- Gene Roddenberry couldn’t write believable ‘gritty’ characters if they wore skull necklaces and ate babies.
Apparently, according to the internet, Tasha Yar was supposed to based on Vasquez from Aliens – the tough chick with the giant machine gun. The thing is, though, while Vasquez was able to out-macho the guys in an environment full of machismo, Yar is stuck in a world of gender neutral clothing and a complete lack of the crass, devil-may-care attitude our culture assigns to ‘manly-men’. So, if your point is to introduce a female character who can keep up with the guys in the combat arena, but you stick her in a society where they don’t believe in fighting and do not indulge in the typical male posturing around warrior-hood, you quickly find that your character isn’t edgy or groundbreaking or even interesting. She’s just part of the furniture.
But, you know, that should be good, right? Tasha was so believable as security chief that it was never a big deal that she was security chief. Well, if they had played it straight like that, maybe it would have worked. Instead, though, they always had her obsessing over her femininity and went out of their way to show her as feminine (1987 keeps nudging you and saying “guys, she’s a girl! Get it! A GIRL!”). This starts to get weird and confusing. You, the viewer, start saying things like “look television, I understand that Tasha is competent and tough and am totally okay with that…but why are you having her complain about not having pretty clothes like Troi?”
In the end, the character was a hot mess, and not in the good way. She just didn’t seem to make sense; she was an incomplete sketch, more so than any other character on that show in the first season. The only real character hook she seemed to have was the possession of breasts, even though the whole point of the character was that it didn’t matter that she had breasts. What’s an audience supposed to do with that? What is an actress supposed to do?
Well, apparently, what is done is see to it that you are killed by an evil alien oil slick.
Fare thee well, Tasha. You set the stage for Ensign Ro Laren and, later, Major Kira in DS9, so you can be said to have not lived in vain. You also have the distinction of being more interesting than almost every character on Voyager. That, though, isn’t saying very much.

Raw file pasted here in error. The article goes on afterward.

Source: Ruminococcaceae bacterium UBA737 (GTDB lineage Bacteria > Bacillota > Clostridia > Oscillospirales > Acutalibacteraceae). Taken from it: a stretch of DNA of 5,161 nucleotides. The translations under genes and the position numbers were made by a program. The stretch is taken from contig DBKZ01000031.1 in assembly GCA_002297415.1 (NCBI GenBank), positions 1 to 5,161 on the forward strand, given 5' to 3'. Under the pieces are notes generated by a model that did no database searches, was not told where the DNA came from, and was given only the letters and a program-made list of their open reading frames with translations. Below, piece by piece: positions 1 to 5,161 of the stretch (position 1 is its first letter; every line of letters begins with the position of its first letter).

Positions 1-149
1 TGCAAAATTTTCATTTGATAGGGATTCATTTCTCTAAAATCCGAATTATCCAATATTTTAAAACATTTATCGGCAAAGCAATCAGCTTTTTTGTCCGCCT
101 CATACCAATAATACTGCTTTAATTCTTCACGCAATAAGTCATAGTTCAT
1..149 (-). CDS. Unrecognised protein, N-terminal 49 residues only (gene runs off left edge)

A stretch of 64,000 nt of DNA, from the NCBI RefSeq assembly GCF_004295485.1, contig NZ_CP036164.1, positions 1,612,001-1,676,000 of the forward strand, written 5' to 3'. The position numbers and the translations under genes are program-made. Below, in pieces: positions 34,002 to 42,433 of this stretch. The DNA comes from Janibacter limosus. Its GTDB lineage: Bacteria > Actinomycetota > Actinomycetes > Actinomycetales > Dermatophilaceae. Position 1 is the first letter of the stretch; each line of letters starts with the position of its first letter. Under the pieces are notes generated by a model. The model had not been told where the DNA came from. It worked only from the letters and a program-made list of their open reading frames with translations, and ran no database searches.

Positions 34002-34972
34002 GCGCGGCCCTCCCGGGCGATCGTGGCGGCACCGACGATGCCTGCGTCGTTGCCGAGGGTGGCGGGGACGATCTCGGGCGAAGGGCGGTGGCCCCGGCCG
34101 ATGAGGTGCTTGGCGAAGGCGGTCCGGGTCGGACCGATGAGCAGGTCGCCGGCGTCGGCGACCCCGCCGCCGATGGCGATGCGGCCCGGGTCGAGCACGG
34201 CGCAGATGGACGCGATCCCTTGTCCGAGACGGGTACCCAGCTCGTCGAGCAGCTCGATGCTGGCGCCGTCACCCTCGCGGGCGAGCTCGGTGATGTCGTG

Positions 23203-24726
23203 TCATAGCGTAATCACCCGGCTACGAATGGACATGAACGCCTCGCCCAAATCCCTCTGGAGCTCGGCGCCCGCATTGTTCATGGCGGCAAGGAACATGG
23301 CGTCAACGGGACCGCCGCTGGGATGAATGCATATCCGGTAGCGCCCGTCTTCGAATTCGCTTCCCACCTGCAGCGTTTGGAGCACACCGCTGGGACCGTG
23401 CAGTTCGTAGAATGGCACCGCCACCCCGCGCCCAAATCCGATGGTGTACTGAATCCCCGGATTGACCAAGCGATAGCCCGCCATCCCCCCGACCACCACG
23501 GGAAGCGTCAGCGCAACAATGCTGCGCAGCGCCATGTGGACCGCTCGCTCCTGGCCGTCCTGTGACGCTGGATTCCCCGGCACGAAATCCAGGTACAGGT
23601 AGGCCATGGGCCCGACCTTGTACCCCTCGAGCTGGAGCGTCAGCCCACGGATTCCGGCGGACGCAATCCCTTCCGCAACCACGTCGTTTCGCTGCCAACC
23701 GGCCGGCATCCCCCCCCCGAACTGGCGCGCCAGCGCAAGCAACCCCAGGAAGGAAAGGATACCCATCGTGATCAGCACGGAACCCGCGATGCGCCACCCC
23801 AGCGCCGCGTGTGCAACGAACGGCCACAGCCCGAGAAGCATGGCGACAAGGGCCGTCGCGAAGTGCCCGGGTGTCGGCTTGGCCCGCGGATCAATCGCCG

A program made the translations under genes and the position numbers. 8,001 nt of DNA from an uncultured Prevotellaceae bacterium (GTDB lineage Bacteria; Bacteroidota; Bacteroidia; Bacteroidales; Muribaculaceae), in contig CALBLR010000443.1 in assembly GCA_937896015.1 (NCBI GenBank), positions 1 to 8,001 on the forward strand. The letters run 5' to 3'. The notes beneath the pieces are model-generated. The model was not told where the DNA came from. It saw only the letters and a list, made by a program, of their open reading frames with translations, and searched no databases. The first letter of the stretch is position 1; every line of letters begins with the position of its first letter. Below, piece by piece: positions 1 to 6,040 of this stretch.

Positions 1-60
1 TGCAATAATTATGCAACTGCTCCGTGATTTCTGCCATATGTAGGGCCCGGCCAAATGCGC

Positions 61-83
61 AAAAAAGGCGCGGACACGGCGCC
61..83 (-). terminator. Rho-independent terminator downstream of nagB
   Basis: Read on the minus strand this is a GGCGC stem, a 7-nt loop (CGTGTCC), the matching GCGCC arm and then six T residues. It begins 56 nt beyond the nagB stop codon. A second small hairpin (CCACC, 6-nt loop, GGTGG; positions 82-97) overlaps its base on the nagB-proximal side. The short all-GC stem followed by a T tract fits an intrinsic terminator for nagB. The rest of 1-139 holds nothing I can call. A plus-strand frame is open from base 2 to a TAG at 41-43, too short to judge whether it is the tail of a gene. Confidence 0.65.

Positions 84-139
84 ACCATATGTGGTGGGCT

Punching Doesn’t Make You ‘Strong’
Somewhere in the past, while action movie and scifi and fantasy writers were trying to figure out how to attract female fans without having to insert emotion into their work, some guy came up with the Kick-Ass Girl trope. I guess perhaps we could say it started with Eowyn from Return of the King, but I’m not sure that’s accurate – Eowyn was strong not because she kicked ass, but because she was brave, and that’s a different thing. I think, instead, it started with Molly from Gibson’s Neuromancer (though perhaps I ought to have started with various comic book heroines, but whatever).
Molly is a kick-ass mercenary who murders bad guys and looks really hot while doing it. Her whole thing is a kind of mixture of sex and violence, and she inspires a whole legion of female characters who work off the same idea. The idea is this, as represented by what I imagine to be a brainstorming session between a writer and a producer/agent/other writer:
Person 1: We need a woman in this adventure story, but let’s make it a strong woman.
Person 2: What makes a strong woman?
Person 1: Well, she needs to be able to hold her own with the guys.
Person 2: What, so she, like, knows kung fu?
Person 1: Hmmm…yeah, let’s go with that. Super strength and kung fu. Yeah – that’s hot.
From this model we basically get not only Molly, but also Lara Croft, Wonder Woman, Xena: Warrior Princess, Summer Glau in both Firefly *and* Terminator: Sarah Connor Chronicles, and the list goes on and on and on and on…